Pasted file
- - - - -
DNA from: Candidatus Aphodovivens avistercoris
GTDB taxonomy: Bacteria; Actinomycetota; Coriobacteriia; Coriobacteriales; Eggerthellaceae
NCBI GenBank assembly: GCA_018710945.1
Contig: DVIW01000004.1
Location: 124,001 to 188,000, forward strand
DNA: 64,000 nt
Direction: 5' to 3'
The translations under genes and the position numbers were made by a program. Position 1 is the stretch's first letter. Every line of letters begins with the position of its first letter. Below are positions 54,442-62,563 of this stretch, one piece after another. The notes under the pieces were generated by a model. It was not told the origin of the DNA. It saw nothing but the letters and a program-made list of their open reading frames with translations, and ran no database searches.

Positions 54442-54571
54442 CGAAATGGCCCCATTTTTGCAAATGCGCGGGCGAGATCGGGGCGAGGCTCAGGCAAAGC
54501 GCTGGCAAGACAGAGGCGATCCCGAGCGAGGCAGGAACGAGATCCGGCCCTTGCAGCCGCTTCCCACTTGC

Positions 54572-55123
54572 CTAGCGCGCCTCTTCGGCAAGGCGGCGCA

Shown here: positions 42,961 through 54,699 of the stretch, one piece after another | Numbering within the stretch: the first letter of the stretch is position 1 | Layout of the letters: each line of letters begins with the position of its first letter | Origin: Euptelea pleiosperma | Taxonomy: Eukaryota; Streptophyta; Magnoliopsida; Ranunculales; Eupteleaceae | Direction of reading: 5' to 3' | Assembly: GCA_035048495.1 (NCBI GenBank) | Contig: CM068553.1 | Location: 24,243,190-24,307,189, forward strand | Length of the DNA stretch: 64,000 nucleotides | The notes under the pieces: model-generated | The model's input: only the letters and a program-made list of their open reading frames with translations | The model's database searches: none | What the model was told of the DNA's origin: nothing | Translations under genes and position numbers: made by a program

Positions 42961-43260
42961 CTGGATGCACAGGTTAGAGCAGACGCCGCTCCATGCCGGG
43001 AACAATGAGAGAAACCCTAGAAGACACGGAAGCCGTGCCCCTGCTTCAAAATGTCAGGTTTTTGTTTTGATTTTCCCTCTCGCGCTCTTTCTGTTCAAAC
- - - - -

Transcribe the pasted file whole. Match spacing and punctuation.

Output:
DNA from: Candidatus Aphodovivens avistercoris
GTDB taxonomy: Bacteria; Actinomycetota; Coriobacteriia; Coriobacteriales; Eggerthellaceae
NCBI GenBank assembly: GCA_018710945.1
Contig: DVIW01000004.1
Location: 124,001 to 188,000, forward strand
DNA: 64,000 nt
Direction: 5' to 3'
The translations under genes and the position numbers were made by a program. Position 1 is the stretch's first letter. Every line of letters begins with the position of its first letter. Below are positions 54,442-62,563 of this stretch, one piece after another. The notes under the pieces were generated by a model. It was not told the origin of the DNA. It saw nothing but the letters and a program-made list of their open reading frames with translations, and ran no database searches.

Positions 54442-54571
54442 CGAAATGGCCCCATTTTTGCAAATGCGCGGGCGAGATCGGGGCGAGGCTCAGGCAAAGC
54501 GCTGGCAAGACAGAGGCGATCCCGAGCGAGGCAGGAACGAGATCCGGCCCTTGCAGCCGCTTCCCACTTGC

Positions 54572-55123
54572 CTAGCGCGCCTCTTCGGCAAGGCGGCGCA

Shown here: positions 42,961 through 54,699 of the stretch, one piece after another | Numbering within the stretch: the first letter of the stretch is position 1 | Layout of the letters: each line of letters begins with the position of its first letter | Origin: Euptelea pleiosperma | Taxonomy: Eukaryota; Streptophyta; Magnoliopsida; Ranunculales; Eupteleaceae | Direction of reading: 5' to 3' | Assembly: GCA_035048495.1 (NCBI GenBank) | Contig: CM068553.1 | Location: 24,243,190-24,307,189, forward strand | Length of the DNA stretch: 64,000 nucleotides | The notes under the pieces: model-generated | The model's input: only the letters and a program-made list of their open reading frames with translations | The model's database searches: none | What the model was told of the DNA's origin: nothing | Translations under genes and position numbers: made by a program

Positions 42961-43260
42961 CTGGATGCACAGGTTAGAGCAGACGCCGCTCCATGCCGGG
43001 AACAATGAGAGAAACCCTAGAAGACACGGAAGCCGTGCCCCTGCTTCAAAATGTCAGGTTTTTGTTTTGATTTTCCCTCTCGCGCTCTTTCTGTTCAAAC